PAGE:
“At that moment,” Perrigo concludes, “the wealthy city-bred Theodore Roosevelt, who had acquired his good health and strong spirit out West, emerged as a national leader” (Las Vegas and the Rough Riders, Three). Early twentieth-century American pageants often integrate historical and allegorical elements (Madsen 163) and, here as elsewhere, Roosevelt comes across as an allegorical figure— his persona as Rough Riders C.O. symbolizes his future role as Commander in Chief as well as a nation “surging forward as a world power.”1 In this instance, however, Roosevelt enjoys the benefit of typology as well as allegory.

Standing before the arches of La Castañeda, Roosevelt emerges as the antitype of Pedro de Castañeda, the chronicler of Francisco Vázquez de Coronado’s 1540–42 expedition to New Spain. According to María DeGuzmán, nineteenth-century Anglo-American “imperial histories” extol the “civilizing and glory-gaining accomplishments” of Spain as the “type” fulfilled by the “antitype” of U.S. expansionism (76). Roosevelt made good on his role as a new Castañeda in his address at the Rough Riders Association meeting. After greeting his comrades and lauding the valor of the Rough Riders, he memorializes those who lost their lives “under the flag of the United States in one of the most righteous wars which this country has seen.”

I am proud of you, my comrades, not only because you were very brave in battle, but because when once the battle was over, you showed yourselves always merciful to the weak. . . . I shall ever keep in mind the valor you showed, as you fought in the jungles of Las Guasimas, as you charged up the slopes of San Juan Hill, and I shall keep in mind no less the way in which you shared your scanty rations with the poor miserable refugees at El Caney, the way in which you tried to help the women and children upon which war had laid its heavy hand. (“Reunion” 1)

Proceeding with the idea that the Rough Riders embody chivalric valor and compassion, TR suggests that his jungle fighting regiment “was but a microcosm of our great country and the principles which enabled us to make so much out of it are those upon which we must act in the nation itself if we are to stand level to the needs of our great destiny.” At the conclusion of his address, Roosevelt leaves no doubt that this destiny is global in reach. He congratulates California’s senators for joining him in supporting President McKinley’s campaign to “put down the armed savagery to which we are opposed in the Philippines” and concludes, “The United States is to be the great Power of the Pacific and we men of the Atlantic Coast are good Westerners and are as resolutely bent upon upholding our power in the Pacific as the men on the Pacific slope themselves” (“Reunion” 1).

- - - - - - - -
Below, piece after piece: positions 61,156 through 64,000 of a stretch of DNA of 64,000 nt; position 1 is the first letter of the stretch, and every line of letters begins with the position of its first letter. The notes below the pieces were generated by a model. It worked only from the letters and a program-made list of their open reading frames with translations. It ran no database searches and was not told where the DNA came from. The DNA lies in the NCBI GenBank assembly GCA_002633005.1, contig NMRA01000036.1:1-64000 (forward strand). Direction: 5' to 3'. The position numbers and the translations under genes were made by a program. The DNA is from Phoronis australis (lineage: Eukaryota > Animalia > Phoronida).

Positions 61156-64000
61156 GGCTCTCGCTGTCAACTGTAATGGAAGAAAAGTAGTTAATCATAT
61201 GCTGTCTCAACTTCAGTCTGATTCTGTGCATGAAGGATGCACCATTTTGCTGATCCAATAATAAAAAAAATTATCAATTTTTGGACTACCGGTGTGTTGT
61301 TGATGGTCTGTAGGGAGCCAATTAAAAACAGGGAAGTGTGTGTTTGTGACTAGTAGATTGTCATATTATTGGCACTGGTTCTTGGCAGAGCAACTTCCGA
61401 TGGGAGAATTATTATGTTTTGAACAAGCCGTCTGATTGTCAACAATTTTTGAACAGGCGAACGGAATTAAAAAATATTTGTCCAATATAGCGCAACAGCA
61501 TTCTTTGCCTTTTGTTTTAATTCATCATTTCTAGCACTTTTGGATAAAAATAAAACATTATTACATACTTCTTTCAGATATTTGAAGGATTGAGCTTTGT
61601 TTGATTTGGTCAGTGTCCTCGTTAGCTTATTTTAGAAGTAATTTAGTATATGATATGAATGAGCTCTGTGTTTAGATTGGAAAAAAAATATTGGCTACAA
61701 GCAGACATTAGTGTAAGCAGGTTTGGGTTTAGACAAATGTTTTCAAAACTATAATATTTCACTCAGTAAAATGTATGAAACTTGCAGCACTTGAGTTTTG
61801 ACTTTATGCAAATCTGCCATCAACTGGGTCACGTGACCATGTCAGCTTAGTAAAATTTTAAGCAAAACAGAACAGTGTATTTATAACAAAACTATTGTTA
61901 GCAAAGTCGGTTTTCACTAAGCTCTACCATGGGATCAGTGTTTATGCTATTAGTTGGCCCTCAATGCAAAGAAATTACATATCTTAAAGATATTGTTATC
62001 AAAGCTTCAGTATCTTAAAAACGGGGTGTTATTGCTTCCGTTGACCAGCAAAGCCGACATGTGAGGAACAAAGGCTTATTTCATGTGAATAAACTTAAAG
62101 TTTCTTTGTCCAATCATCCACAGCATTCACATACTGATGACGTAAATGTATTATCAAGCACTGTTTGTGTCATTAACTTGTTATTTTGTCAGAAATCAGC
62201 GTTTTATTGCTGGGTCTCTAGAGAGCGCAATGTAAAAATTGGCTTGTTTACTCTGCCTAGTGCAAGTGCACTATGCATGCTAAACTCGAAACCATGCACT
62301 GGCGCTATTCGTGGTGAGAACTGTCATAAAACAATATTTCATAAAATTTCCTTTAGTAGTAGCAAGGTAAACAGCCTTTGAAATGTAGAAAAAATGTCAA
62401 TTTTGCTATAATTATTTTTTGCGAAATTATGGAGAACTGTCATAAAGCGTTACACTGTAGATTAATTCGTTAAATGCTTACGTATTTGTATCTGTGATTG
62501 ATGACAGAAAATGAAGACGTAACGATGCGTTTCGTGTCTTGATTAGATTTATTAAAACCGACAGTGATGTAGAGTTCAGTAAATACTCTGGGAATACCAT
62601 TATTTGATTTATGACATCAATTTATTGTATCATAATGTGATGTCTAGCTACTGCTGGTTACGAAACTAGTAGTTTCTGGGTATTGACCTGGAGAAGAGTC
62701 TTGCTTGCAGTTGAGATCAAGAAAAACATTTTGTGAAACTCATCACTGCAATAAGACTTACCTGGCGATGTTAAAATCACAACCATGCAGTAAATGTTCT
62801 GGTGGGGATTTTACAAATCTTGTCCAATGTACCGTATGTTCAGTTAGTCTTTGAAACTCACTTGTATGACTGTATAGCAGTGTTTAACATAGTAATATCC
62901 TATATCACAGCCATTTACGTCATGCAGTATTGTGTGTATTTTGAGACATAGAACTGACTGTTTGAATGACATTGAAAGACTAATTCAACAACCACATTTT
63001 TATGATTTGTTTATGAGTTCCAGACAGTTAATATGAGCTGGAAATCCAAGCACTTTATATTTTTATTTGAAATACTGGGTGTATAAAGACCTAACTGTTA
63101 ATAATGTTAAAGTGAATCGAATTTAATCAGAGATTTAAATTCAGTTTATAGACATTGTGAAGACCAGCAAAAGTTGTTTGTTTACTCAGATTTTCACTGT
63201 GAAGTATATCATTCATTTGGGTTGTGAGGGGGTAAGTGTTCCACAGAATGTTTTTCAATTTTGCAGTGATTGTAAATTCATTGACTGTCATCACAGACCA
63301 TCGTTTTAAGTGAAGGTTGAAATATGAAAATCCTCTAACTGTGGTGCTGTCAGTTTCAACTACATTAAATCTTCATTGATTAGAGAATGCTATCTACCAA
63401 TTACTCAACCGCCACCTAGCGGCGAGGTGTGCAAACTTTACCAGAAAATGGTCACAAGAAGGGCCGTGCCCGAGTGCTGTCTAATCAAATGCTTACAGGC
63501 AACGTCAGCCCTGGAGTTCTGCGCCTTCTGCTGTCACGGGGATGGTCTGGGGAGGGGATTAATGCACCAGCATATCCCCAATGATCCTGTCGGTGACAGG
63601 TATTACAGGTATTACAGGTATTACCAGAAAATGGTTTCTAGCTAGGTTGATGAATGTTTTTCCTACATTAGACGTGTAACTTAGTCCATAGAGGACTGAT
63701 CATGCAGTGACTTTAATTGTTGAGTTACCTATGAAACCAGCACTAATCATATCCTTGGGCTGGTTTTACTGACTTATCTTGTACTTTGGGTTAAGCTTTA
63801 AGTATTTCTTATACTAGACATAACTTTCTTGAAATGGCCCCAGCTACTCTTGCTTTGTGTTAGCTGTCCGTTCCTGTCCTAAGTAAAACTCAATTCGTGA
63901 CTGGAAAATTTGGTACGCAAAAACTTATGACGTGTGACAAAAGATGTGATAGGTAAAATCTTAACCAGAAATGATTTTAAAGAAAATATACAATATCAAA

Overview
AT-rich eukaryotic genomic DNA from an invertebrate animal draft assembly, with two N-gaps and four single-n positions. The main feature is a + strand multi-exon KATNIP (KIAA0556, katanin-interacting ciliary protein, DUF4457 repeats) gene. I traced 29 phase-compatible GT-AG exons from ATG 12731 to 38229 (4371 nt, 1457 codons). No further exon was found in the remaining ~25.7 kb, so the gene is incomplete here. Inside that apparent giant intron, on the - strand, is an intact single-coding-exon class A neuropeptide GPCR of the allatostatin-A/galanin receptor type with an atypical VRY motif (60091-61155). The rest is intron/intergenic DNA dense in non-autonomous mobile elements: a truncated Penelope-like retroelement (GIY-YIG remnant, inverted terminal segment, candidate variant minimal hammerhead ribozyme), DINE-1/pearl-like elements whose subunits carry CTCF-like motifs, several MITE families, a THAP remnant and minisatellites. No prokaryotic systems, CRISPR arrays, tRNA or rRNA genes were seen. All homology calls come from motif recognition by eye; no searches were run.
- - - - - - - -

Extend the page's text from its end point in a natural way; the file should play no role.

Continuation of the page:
Roosevelt’s allusion to “good Westerners” suggests not only commitment to West Coast regional concerns but also the notion that all Americans should partake of the frontier spirit that “won the West.” As Richard Slotkin observes, Roosevelt often resorts to Frederick Jackson Turner’s Frontier Myth “to argue that imperialism was the logical and necessary extension of the nation’s ‘westering’ course of development, the fulfillment of our destiny among the ‘fighting races’ of the world, and the means to personal and racial re-invigoration” (106). Although Roosevelt does not explicitly mention the Spanish in his address, he does suggest that the Rough Riders exemplify a spirit of chivalric conquest bequeathed by the Spanish explorers of yesteryear. In The Winning of the West (1889), Roosevelt salutes “the age of the great Conquistadores; the age of Cortes, Pizarro, De Soto, and Coronado”; but he also argues, “it was evident [Spain’s] grasp had grown feeble”: “Every bold, lawless, ambitious leader among the frontier folk dreamed of wresting from the Spaniard some portion of his rich and ill-guarded domain”(178). Speaking as the antitype of Castañeda, Roosevelt finds in the Rough Riders an ideal combination of “knightly gallantry” (as Eleuterio Baca has it in his poem on the regiment2) passed down by Spanish chivalry and the bold ambition inherited from the Jacksonian “frontier folk.” By extension, the United States is the only superpower fit to govern Spain’s “rich and ill-guarded domain,” whether it be in New Mexico, Cuba, or the Philippines.